500 South Main, longtime home of the Hotel Elkhart and then Mennonite Offices and independent living residences offered by Greencroft Retirement Community. The building is under new ownership and under conversion to a boutique hotel. Both Marty and I at different times worked in the building, staff writer-editor at Mennonite Board of Missions and Charities for me, associate director of US Ministries at the MBM successor, Mennonite Mission Network, for Marty.
Lovely dinner at the Artisan included a sweet of Caramel Creme Brulee. We also nipped into an Apple Napoleon.

Lights in Goshen

Ox Bow County Park

Sure sign that this facility is closed for the season and maybe for some time.
The home of a fairy or fairies has expanded “out-of-doors.”

Last Sunday afternoon

Size: 135 acres. Located north of Bristol, Indiana, on CR 23, one-half mile north of the toll road overpass.
We took a side trail that eventually ran its course, so we retreated back to the main path, but with sights that showed past and present, as in, along with trees and undergrowth, a discarded seed drill and deer prints.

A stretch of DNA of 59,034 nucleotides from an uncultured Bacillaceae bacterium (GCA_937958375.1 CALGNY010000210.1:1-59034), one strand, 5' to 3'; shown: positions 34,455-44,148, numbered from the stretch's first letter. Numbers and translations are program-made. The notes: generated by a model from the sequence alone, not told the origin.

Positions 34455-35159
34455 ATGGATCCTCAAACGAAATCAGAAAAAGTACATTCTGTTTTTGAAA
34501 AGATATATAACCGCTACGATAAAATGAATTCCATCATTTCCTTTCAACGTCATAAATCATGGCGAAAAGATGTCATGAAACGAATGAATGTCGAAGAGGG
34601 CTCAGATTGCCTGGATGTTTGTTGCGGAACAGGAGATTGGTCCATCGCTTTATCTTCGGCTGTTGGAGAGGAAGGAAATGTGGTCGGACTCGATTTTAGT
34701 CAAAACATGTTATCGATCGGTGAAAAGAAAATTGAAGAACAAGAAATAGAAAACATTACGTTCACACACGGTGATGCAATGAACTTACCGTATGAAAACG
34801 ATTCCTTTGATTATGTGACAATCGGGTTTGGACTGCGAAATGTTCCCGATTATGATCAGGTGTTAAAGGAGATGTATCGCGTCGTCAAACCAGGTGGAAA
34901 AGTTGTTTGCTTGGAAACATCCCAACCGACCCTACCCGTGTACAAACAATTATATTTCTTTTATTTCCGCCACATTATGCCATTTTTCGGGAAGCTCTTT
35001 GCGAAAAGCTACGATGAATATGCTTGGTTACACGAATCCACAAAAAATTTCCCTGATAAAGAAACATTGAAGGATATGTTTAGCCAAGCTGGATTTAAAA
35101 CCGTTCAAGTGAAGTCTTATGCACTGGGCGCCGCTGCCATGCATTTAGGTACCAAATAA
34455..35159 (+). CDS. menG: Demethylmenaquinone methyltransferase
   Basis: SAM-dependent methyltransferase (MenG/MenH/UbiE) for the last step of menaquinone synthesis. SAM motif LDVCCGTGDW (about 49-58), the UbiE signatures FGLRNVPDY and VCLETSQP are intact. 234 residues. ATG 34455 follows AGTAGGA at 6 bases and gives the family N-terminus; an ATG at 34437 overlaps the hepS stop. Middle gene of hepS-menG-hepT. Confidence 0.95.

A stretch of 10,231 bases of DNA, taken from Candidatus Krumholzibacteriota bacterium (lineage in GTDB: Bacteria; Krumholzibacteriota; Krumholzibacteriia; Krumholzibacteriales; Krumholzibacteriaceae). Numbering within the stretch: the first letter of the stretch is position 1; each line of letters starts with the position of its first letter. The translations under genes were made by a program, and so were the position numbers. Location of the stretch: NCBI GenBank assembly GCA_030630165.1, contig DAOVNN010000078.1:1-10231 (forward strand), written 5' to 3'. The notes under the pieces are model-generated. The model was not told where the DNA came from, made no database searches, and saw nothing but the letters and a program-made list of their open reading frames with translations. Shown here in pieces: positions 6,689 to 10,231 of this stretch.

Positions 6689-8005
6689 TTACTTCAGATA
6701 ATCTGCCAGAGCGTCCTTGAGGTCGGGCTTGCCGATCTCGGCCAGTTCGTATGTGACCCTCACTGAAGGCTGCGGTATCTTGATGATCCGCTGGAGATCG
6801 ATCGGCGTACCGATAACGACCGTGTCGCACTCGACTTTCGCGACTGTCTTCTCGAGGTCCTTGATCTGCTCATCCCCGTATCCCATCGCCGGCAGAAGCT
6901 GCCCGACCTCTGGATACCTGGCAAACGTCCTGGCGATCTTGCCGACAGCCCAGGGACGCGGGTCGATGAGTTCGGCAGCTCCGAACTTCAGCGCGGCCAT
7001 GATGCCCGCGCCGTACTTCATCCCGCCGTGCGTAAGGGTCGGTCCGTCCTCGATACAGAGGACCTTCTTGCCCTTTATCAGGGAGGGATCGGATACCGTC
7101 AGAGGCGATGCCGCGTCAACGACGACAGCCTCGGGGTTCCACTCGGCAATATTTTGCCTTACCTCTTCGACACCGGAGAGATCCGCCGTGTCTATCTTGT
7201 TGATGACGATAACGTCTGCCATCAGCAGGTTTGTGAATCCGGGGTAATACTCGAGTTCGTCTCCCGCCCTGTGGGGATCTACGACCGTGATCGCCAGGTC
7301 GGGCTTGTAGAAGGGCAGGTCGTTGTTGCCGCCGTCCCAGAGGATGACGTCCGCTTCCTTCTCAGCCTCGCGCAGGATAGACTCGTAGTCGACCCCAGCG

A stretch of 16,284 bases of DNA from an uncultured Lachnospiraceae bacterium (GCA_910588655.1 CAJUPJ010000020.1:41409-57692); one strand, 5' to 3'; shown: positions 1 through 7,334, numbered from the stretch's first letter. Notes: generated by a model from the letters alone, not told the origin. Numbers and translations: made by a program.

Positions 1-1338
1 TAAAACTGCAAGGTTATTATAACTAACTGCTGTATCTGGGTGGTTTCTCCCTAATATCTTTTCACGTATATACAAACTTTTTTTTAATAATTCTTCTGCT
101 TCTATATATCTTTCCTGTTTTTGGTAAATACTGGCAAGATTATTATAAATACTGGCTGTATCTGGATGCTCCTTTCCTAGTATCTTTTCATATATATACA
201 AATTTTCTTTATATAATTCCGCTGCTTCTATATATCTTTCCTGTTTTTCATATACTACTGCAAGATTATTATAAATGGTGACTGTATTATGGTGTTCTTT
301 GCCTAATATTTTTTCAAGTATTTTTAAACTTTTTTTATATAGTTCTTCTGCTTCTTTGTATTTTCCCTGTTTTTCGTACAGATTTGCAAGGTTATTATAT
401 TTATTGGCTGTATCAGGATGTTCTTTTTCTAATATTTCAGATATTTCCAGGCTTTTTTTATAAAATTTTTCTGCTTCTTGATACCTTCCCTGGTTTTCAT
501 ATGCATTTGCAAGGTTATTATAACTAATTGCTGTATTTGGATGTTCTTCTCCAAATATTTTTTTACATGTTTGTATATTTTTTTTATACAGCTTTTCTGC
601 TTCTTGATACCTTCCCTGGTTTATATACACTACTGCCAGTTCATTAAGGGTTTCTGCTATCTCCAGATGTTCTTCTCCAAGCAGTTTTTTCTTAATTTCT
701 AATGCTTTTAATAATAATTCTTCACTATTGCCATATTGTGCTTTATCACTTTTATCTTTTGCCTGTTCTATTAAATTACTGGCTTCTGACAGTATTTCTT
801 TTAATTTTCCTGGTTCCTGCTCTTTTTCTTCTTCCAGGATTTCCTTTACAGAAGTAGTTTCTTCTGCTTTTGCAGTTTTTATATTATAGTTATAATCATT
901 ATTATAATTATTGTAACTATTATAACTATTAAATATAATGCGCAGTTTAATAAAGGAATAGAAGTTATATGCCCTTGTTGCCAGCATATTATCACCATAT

Ok, ok, but, no, you can’t go

Snuggles, at the home of Marty’s sister, Doris, made her wishes known, but watched (glared?) from a sunlit spot on the glider as we went merrily on our way.

Advent

Willard Roth, who chairs the Spiritual Life Committee at Greencroft Goshen, wrote an Advent reflection that appeared in this week’s Campus Life newssheet. Reprinted by permission.

Give thanks as we WAIT

by Willard Roth

Since early centuries Christians have kept time by the rhythm of the gospel seasons. The four Sundays before Christmas make up the new year’s first season. It’s called Advent, which means arrival or coming–the coming of Christ as a human being into a world of humans.

Advent is:

A time for getting ready

A time for preparing

A time for anticipating

A time for waiting.

We don’t like to wait. Lines and queues are frustrating. We want instant check cashing, and instant coffee, and instant oatmeal, and the traffic light to change when we get to the intersection, and microwaves when we count seconds rather than ovens where we calculate in minutes. Waiting is tough because we are out of control Not being in control makes us fearful, afraid, unsettled.